Management of bacterial infections is becoming increasingly difficult due to the emergence and increasing prevalence of bacterial pathogens that are resistant to available antibiotics. Conventional antibiotics generally kill bacteria by interfering with vital cellular functions, an approach that imposes selection pressure for resistant bacteria. New approaches are urgently needed. Targeting bacterial virulence functions directly is an attractive alternative. An obvious target is bacterial adhesion. Bacterial adhesion to surfaces is the first step in colonization, invasion, and biofilm formation. As such, adhesion represents the Achilles heel of crucial pathogenic functions. It follows that interference with adhesion can reduce bacterial virulence. Here, we illustrate this important topic with examples of techniques being developed that can inhibit bacterial adhesion. Some of these will become valuable weapons for preventing pathogen contamination and fighting infectious diseases in the future.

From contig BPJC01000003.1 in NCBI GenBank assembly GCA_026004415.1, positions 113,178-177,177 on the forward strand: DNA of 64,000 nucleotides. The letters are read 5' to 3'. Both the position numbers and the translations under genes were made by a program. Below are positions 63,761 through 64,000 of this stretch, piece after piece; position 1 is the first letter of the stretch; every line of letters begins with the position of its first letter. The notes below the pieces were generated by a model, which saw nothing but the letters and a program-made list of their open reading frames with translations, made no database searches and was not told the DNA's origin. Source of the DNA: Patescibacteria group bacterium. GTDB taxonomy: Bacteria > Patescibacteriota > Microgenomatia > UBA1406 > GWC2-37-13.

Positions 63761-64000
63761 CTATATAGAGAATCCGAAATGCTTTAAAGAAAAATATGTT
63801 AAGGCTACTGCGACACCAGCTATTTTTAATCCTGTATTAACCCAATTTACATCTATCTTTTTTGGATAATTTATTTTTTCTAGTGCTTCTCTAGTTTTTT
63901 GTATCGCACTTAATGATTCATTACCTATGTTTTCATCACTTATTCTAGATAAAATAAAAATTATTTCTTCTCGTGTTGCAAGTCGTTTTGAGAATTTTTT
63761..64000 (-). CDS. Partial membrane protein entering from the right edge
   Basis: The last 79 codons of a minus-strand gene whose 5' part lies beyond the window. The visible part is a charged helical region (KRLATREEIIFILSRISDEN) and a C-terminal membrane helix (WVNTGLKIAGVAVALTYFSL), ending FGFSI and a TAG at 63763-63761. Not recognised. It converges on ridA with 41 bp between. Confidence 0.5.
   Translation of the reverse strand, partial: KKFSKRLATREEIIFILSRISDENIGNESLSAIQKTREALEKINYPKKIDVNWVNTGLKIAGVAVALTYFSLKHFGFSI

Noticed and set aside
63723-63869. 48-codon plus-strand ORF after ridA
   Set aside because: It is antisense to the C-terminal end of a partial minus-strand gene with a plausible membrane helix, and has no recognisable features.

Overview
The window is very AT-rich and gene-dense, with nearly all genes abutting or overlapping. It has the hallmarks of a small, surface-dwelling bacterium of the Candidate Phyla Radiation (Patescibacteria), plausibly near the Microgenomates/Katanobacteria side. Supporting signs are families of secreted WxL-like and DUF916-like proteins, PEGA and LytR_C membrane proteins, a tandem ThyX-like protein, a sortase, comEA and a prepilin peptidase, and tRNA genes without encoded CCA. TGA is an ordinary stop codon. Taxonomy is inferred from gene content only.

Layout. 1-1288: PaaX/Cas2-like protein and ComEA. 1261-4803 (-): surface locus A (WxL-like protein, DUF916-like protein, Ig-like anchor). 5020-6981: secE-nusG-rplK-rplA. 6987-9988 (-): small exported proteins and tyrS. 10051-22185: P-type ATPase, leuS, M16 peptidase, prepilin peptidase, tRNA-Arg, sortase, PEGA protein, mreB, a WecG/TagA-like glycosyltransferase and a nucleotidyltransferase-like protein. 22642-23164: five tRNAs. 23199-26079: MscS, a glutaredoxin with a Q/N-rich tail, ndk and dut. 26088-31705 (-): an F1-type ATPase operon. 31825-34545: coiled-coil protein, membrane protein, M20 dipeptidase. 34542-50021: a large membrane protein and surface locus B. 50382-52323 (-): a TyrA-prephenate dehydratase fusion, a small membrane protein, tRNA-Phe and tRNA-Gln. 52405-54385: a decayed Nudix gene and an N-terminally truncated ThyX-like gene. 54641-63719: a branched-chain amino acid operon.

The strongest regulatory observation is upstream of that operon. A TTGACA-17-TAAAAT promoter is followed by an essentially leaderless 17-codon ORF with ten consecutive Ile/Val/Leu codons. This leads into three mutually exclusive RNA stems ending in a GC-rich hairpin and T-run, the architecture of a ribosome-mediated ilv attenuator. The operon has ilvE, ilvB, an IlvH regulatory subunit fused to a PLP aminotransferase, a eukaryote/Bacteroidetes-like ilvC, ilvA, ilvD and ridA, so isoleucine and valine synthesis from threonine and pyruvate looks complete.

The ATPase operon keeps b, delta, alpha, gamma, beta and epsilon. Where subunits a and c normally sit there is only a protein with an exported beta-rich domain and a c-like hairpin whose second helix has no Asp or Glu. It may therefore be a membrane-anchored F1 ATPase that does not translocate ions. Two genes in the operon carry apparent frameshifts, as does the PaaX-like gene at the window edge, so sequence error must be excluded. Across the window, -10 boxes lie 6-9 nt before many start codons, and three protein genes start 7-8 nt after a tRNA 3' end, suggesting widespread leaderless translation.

|Journal||Applied Microbiology and Biotechnology|
|Publication status||Published - 2010|